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‘Wildest Police Videos’ Ready to Hit Road Again

EDITOR’S NOTE: This story has been changed from the print version to correct the title of the show “World’s Wildest Police Videos.”

The last time a new episode of “World’s Wildest Police Videos” hit the air on Fox in 2001, the show had no real competition from Internet videos and for a time it was one of the broadcast network’s highest-rated shows.

Now, with a reboot of the show returning to cable network Spike TV on May 7, executive producer Paul Stojanovich Jr. said his North Hollywood production company, Pursuit Prods., has to distinguish the show from the hordes of police chase videos that can now easily be found online.

“Since the show was last on the air the expectations of the audience have changed,” Stojanovich said. “What you really have to do is take the level of the original series to a higher level.”

He said one way he’s done that is in-depth interviews with police officers to get the stories behind the chases. They are told from a pro-law enforcement perspective and many of the clips are provided by police units around the country. Rather than pay for the clips directly, money is donated to charitable organizations chosen by police chiefs or sheriffs. Stojanovich said the donations for this season alone are in the six figures.

Meanwhile, he said, the same major digital advances fueling YouTube and other video sites – digital cameras – are providing a boost to his show as well. With the proliferation of cameras on cop cars and helicopters, and in convenience stores over the past couple of years, there is no shortage of good material.

The 13-episode series, which will feature original host John Benell, has been in production since December and Stojanovich has spent much of the past months traveling the country to get interviews with police officers after extraordinary chases, robberies or other criminal standoffs.

The new series was ordered by Spike TV President Kevin Kay, a fan of the original version, which ran from 1998 until 2001.

With the new series, Stojanovich, 28, is keeping up the family business. His late father was a creator of the original “World’s Wildest Police Videos” as well as a “Cops” producer.

Even though new episodes were taken off the air a decade ago, the show has maintained popularity in the international markets, in the United Kingdom and Australia, for example.

That’s good news for Stojanovich’s production company, which owns the international distribution rights along with Fox Broadcasting Co., the show’s original broadcaster.

Keeping It Fresh

Just as the iTunes store comes standard on Apple Inc. devices, an L.A. company with a content library is hoping to become a standard feature on devices made by other consumer electronics companies.

The company is Film Fresh. Launched seven years ago by former studio executives, the company has a library of about 5,000 movie titles, which range from scarcely known independent and world films to Hollywood blockbusters.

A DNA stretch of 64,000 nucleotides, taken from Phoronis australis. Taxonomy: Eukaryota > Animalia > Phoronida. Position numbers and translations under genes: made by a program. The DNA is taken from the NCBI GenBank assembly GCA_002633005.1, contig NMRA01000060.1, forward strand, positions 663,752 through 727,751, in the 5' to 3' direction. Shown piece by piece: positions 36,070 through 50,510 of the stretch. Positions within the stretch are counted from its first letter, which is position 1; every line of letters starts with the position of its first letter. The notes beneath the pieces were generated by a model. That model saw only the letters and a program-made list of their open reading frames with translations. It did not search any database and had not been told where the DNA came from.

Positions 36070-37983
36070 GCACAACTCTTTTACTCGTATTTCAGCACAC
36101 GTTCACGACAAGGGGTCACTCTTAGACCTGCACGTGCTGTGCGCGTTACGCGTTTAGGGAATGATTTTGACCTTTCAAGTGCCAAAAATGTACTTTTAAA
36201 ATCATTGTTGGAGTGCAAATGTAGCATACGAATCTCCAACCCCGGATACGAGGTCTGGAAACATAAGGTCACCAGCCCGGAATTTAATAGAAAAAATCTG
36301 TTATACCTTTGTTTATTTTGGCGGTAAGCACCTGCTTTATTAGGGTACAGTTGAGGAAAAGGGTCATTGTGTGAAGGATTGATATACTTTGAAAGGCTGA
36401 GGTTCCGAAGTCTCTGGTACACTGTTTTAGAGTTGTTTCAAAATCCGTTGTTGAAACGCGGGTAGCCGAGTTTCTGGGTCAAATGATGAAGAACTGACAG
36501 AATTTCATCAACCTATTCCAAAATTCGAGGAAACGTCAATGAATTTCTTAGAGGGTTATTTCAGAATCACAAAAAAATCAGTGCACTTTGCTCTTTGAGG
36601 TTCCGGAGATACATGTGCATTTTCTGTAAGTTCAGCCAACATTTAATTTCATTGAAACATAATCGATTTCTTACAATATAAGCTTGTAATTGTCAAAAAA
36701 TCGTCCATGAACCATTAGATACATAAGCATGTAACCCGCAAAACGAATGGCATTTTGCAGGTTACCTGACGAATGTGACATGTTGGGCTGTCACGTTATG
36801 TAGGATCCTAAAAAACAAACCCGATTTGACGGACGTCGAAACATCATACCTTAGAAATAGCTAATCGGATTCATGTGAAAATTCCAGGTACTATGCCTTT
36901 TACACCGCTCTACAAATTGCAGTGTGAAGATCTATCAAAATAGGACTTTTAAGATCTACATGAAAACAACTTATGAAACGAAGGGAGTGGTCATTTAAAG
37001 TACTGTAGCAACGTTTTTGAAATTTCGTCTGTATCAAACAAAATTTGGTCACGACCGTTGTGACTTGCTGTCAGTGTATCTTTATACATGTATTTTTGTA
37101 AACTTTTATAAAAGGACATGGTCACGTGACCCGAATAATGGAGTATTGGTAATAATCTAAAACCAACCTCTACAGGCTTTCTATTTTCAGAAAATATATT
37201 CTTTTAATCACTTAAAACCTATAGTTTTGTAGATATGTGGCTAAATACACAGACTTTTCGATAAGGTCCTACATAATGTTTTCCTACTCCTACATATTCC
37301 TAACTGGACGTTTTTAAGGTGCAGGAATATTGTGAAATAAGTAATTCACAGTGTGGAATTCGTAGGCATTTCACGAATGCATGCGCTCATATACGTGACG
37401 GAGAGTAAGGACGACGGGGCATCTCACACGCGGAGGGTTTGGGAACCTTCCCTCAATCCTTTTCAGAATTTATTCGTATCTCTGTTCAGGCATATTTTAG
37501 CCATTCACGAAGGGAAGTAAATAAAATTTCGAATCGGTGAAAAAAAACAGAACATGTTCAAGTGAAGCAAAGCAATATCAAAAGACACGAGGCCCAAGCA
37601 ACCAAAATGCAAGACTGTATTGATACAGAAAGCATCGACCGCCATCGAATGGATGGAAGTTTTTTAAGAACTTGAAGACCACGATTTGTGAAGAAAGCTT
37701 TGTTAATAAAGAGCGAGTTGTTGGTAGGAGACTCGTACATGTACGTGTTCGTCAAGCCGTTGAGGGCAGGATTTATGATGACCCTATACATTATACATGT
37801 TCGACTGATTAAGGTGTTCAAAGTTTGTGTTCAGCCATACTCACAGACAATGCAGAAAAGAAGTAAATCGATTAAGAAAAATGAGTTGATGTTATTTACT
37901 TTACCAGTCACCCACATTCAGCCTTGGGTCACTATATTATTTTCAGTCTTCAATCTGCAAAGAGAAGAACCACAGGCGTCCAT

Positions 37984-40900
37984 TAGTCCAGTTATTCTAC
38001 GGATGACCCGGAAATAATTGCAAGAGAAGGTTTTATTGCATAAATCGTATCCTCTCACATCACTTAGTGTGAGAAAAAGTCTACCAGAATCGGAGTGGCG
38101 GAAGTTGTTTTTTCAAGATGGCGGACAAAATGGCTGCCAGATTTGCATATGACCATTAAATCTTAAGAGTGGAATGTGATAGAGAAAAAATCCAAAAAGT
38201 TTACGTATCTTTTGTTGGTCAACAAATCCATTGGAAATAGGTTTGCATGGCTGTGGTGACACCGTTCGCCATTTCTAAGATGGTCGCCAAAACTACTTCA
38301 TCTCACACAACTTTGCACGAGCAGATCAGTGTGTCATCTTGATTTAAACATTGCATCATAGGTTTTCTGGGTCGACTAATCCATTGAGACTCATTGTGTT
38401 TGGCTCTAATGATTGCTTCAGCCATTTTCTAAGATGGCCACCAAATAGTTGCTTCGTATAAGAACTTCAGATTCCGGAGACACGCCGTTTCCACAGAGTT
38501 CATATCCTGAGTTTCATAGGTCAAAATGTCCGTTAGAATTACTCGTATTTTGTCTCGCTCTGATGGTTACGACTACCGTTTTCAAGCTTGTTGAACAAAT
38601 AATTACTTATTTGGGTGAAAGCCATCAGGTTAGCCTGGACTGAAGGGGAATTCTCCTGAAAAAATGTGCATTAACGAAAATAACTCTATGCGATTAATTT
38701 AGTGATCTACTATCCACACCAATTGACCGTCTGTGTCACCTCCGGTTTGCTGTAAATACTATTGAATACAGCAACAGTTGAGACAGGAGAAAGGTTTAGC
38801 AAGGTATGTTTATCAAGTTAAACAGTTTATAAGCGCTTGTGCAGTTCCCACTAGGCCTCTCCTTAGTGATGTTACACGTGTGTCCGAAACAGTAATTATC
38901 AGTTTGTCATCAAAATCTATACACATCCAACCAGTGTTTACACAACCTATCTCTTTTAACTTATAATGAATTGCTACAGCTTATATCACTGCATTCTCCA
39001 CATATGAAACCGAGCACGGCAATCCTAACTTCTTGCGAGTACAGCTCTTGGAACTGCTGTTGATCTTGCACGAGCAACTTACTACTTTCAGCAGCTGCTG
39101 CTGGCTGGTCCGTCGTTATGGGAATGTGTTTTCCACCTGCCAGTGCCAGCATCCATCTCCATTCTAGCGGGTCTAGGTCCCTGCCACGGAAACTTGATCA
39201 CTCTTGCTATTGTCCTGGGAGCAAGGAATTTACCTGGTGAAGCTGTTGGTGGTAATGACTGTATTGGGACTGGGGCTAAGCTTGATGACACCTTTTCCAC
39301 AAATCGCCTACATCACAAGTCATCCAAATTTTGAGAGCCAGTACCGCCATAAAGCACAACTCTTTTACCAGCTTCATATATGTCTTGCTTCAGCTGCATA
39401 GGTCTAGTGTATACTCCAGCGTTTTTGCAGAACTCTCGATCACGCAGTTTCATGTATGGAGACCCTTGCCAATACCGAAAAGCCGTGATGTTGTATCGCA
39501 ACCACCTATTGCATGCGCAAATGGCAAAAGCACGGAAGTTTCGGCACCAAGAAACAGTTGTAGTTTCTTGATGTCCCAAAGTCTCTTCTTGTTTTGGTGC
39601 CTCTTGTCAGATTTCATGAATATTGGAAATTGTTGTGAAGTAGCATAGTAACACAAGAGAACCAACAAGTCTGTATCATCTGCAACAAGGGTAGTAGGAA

The movies are already available for rent or download on many Internet-connected TVs, but Film Fresh is increasingly looking to partner with mobile device makers to become imbedded in their devices.

Film Fresh is hoping to capitalize on the fast-growing world of mobile entertainment and has recently embarked on a new round of fundraising to fuel the expansion.

“If you’re a Motorola or T-Mobile, you want a service imbedded on your phone or tablet, because your device is selling against (Apple),” said Chris Ankley, an investment banker at West L.A.’s B. Riley & Co. that is advising the company on raising capital.

Film Fresh has already had some success. The app will be preloaded on the Motorola XOOM tablets that are set to debut next month. Ankley said the company is hoping to raise about $10 million to fund a brand-building campaign and to keep the company going as it offers many first-time users free initial downloads in coming months.

Film Fresh sees its independence as the principal advantage versus rival services, even those which have far more name recognition. For example, competing service Vudu is owned by Wal-Mart Inc. of Bentonville, Ark., which Ankley said would create a channel conflict if the app were to come standard in a device sold by a separate retailer.

Big Screen Debut

The Los Angeles Film Festival unveiled its lineup last week of about 200 feature films, shorts and music videos that will screen at the event, headquartered at L.A. Live downtown.

The festival will kick off June 14 with the North American premiere of Woody Allen’s “To Rome With Love,” distributed by Sony Pictures Classics, and will conclude June 24 with the world premiere of Warner Bros. comedy “Magic Mike,” set in the world of male stripping.

The event is produced by L.A. non-profit Film Independent.

Staff reporter Jonathan Polakoff can be reached at jpolakoff@labusinessjournal.com or at (323) 549-5225, ext. 226.

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